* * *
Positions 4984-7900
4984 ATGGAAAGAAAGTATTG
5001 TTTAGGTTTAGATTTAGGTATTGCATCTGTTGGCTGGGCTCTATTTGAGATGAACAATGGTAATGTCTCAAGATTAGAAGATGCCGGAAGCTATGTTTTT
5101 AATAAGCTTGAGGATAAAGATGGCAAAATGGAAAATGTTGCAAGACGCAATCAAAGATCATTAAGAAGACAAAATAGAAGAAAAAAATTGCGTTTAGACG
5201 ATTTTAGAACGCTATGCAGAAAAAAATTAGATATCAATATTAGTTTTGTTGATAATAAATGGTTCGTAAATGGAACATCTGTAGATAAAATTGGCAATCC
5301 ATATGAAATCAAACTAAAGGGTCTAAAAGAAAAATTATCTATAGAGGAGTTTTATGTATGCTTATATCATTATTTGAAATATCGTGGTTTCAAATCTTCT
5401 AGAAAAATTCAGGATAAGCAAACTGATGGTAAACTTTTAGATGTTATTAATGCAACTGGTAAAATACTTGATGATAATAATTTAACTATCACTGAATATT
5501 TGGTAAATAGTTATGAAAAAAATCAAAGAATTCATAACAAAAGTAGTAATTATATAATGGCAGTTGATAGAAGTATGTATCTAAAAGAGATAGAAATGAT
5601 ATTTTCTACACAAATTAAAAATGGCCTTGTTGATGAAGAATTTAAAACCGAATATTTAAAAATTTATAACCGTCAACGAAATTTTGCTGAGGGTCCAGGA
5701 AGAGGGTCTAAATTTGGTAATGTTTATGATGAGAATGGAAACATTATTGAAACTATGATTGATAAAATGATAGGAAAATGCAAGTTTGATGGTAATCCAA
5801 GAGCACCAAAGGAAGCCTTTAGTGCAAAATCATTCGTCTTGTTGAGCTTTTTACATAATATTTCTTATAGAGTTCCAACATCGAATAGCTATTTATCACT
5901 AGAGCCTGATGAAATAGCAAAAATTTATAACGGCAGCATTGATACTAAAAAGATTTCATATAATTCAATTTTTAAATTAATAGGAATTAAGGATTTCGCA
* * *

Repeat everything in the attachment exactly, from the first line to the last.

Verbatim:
Positions 4984-7900
4984 ATGGAAAGAAAGTATTG
5001 TTTAGGTTTAGATTTAGGTATTGCATCTGTTGGCTGGGCTCTATTTGAGATGAACAATGGTAATGTCTCAAGATTAGAAGATGCCGGAAGCTATGTTTTT
5101 AATAAGCTTGAGGATAAAGATGGCAAAATGGAAAATGTTGCAAGACGCAATCAAAGATCATTAAGAAGACAAAATAGAAGAAAAAAATTGCGTTTAGACG
5201 ATTTTAGAACGCTATGCAGAAAAAAATTAGATATCAATATTAGTTTTGTTGATAATAAATGGTTCGTAAATGGAACATCTGTAGATAAAATTGGCAATCC
5301 ATATGAAATCAAACTAAAGGGTCTAAAAGAAAAATTATCTATAGAGGAGTTTTATGTATGCTTATATCATTATTTGAAATATCGTGGTTTCAAATCTTCT
5401 AGAAAAATTCAGGATAAGCAAACTGATGGTAAACTTTTAGATGTTATTAATGCAACTGGTAAAATACTTGATGATAATAATTTAACTATCACTGAATATT
5501 TGGTAAATAGTTATGAAAAAAATCAAAGAATTCATAACAAAAGTAGTAATTATATAATGGCAGTTGATAGAAGTATGTATCTAAAAGAGATAGAAATGAT
5601 ATTTTCTACACAAATTAAAAATGGCCTTGTTGATGAAGAATTTAAAACCGAATATTTAAAAATTTATAACCGTCAACGAAATTTTGCTGAGGGTCCAGGA
5701 AGAGGGTCTAAATTTGGTAATGTTTATGATGAGAATGGAAACATTATTGAAACTATGATTGATAAAATGATAGGAAAATGCAAGTTTGATGGTAATCCAA
5801 GAGCACCAAAGGAAGCCTTTAGTGCAAAATCATTCGTCTTGTTGAGCTTTTTACATAATATTTCTTATAGAGTTCCAACATCGAATAGCTATTTATCACT
5901 AGAGCCTGATGAAATAGCAAAAATTTATAACGGCAGCATTGATACTAAAAAGATTTCATATAATTCAATTTTTAAATTAATAGGAATTAAGGATTTCGCA